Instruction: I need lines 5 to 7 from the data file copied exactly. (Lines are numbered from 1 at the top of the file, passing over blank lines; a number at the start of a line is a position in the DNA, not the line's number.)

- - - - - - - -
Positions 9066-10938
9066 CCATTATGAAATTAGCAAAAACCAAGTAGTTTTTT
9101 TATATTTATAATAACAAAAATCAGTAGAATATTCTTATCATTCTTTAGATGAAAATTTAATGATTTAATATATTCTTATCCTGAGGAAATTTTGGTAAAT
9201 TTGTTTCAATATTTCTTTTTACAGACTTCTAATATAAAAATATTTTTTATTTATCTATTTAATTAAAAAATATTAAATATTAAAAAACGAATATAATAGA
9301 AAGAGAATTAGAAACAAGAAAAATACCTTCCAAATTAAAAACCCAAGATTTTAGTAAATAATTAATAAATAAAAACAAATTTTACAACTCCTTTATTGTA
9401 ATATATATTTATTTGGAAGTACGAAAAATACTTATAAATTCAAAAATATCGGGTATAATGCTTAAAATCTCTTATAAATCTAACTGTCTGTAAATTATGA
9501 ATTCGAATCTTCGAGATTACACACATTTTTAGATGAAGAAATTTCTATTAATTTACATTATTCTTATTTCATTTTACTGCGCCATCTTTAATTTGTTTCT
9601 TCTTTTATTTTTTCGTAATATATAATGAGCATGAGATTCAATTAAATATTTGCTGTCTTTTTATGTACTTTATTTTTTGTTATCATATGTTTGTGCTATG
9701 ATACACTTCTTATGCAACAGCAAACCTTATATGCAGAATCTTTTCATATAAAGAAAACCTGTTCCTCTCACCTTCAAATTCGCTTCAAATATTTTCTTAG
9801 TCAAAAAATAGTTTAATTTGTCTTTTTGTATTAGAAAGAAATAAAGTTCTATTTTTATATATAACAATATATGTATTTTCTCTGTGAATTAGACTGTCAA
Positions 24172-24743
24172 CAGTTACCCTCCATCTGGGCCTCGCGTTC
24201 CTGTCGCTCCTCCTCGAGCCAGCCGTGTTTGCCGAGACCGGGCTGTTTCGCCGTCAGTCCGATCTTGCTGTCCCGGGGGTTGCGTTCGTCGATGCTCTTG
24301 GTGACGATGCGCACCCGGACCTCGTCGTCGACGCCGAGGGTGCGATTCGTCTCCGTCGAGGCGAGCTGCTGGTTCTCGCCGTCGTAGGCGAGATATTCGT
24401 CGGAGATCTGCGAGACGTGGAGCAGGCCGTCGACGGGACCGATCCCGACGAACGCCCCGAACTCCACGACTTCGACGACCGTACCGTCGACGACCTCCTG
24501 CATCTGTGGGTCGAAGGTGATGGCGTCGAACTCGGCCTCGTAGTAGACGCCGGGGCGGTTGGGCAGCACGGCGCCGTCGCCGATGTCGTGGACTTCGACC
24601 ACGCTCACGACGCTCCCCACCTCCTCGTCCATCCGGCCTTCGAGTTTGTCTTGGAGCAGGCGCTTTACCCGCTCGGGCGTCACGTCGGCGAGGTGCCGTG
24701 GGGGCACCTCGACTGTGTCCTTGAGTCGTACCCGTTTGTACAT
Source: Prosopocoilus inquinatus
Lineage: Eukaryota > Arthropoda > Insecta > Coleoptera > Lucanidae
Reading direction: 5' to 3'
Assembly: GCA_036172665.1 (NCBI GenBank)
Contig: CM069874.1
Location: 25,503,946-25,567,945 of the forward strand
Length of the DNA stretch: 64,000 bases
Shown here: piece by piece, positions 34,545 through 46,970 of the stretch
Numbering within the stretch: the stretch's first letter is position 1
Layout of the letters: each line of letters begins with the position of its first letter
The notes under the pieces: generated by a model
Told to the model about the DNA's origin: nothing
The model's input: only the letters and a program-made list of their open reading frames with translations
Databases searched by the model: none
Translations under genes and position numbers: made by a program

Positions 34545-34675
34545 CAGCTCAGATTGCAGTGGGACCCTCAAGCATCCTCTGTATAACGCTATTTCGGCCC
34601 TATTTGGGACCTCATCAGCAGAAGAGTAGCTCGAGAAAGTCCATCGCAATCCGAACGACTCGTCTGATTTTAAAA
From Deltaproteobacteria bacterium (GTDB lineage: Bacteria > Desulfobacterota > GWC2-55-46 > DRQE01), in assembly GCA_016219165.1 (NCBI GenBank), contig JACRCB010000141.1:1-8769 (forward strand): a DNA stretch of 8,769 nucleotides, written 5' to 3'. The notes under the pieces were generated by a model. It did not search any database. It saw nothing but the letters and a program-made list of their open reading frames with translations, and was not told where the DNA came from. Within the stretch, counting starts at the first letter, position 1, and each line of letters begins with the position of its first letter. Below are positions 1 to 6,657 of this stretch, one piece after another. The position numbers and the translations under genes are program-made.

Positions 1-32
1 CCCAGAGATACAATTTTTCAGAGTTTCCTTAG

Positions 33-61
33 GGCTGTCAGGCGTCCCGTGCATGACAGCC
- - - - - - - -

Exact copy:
9301 AAGAGAATTAGAAACAAGAAAAATACCTTCCAAATTAAAAACCCAAGATTTTAGTAAATAATTAATAAATAAAAACAAATTTTACAACTCCTTTATTGTA
9401 ATATATATTTATTTGGAAGTACGAAAAATACTTATAAATTCAAAAATATCGGGTATAATGCTTAAAATCTCTTATAAATCTAACTGTCTGTAAATTATGA
9501 ATTCGAATCTTCGAGATTACACACATTTTTAGATGAAGAAATTTCTATTAATTTACATTATTCTTATTTCATTTTACTGCGCCATCTTTAATTTGTTTCT